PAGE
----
Even as health workers scramble to contain raging COVID-19 epidemics across the globe, a host of services for other infectious diseases such as cholera, Ebola, measles, and polio are simultaneously being disrupted. While Covid-19 has infected millions and claimed more than 250,000 lives, experts are warning that the impact of other diseases neglected due to the pandemic may be just as significant in the months and years to come.
Lockdowns and travel restrictions have resulted in the suspension of immunisation programmes, threatened vaccine stockpiles, and impeded the ability of health personnel to respond to other emergencies.
Everyone from global health policymakers in Geneva, to national health ministries, to field level health workers is being forced into difficult trade-offs…. As they redraw priorities, decision-makers must also vie for limited sources of funding, all at a time when the world is facing difficult economic conditions without parallel.
Inevitably, some of the most vulnerable people will fall off the map and suffer for want of vaccines and life-saving drugs for existing conditions. The consequences will be worst felt where life is hardest…
Even before considering additional deaths linked to Covid-19, HIV, tuberculosis, viral hepatitis, malaria, neglected tropical diseases, and sexually-transmitted infections were expected to kill an estimated four million people in 2020.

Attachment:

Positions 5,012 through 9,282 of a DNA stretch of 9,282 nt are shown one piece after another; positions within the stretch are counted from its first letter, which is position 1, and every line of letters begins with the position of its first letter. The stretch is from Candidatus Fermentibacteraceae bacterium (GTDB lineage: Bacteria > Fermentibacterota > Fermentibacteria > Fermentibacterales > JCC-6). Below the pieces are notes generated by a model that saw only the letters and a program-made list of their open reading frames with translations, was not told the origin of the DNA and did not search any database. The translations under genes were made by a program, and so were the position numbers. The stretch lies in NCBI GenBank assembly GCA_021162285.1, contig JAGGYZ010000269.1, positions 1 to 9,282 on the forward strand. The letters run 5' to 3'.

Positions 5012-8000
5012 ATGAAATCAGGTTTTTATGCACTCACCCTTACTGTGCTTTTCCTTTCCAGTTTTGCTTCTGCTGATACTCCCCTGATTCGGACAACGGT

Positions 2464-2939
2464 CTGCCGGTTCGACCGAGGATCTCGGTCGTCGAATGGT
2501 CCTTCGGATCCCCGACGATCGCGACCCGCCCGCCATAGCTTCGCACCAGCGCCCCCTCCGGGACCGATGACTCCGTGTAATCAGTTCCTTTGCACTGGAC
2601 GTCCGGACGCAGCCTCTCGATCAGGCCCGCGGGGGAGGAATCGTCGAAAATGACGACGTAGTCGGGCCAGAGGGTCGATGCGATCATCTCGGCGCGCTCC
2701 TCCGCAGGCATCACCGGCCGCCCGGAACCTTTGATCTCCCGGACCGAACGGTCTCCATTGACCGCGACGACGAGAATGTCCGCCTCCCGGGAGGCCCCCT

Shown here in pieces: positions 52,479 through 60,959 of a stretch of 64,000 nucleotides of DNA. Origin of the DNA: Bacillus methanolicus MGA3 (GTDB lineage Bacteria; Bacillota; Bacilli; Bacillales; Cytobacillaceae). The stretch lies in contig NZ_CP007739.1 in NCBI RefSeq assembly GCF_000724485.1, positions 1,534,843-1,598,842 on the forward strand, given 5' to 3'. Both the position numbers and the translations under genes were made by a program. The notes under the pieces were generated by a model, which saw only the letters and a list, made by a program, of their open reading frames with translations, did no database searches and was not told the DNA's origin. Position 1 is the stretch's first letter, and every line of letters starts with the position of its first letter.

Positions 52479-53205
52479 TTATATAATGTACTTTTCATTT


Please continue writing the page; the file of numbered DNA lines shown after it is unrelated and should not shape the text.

Dr Seth Berkeley, head of the global vaccine alliance GAVI, warned recently – citing a London School of Tropical Hygiene and Medicine study – that deaths from other infectious diseases could outweigh Covid-19 fatalities by a factor of 100 to one in Africa.
The article goes on to give details about resurgent measles outbreaks, lingering Ebola virus, polio successes being at risk, concerns about cholera, yellow fever in parts of East Africa, and the extended reach of malaria and dengue, because the mosquitoes that transmit them are moving from tropical climates to more temperate ones.
Marking annual World Immunisation Week (24-30 April), the WHO warned that shutting down immunisation services could risk triggering a resurgence of vaccine-preventable diseases. “These diseases will come roaring back if we do not vaccinate,” warned WHO Director-General Tedros Adhanom Ghebreyesus.
The New Humanitarian, by Priti Patnaik, 6 May 2020; VISUAL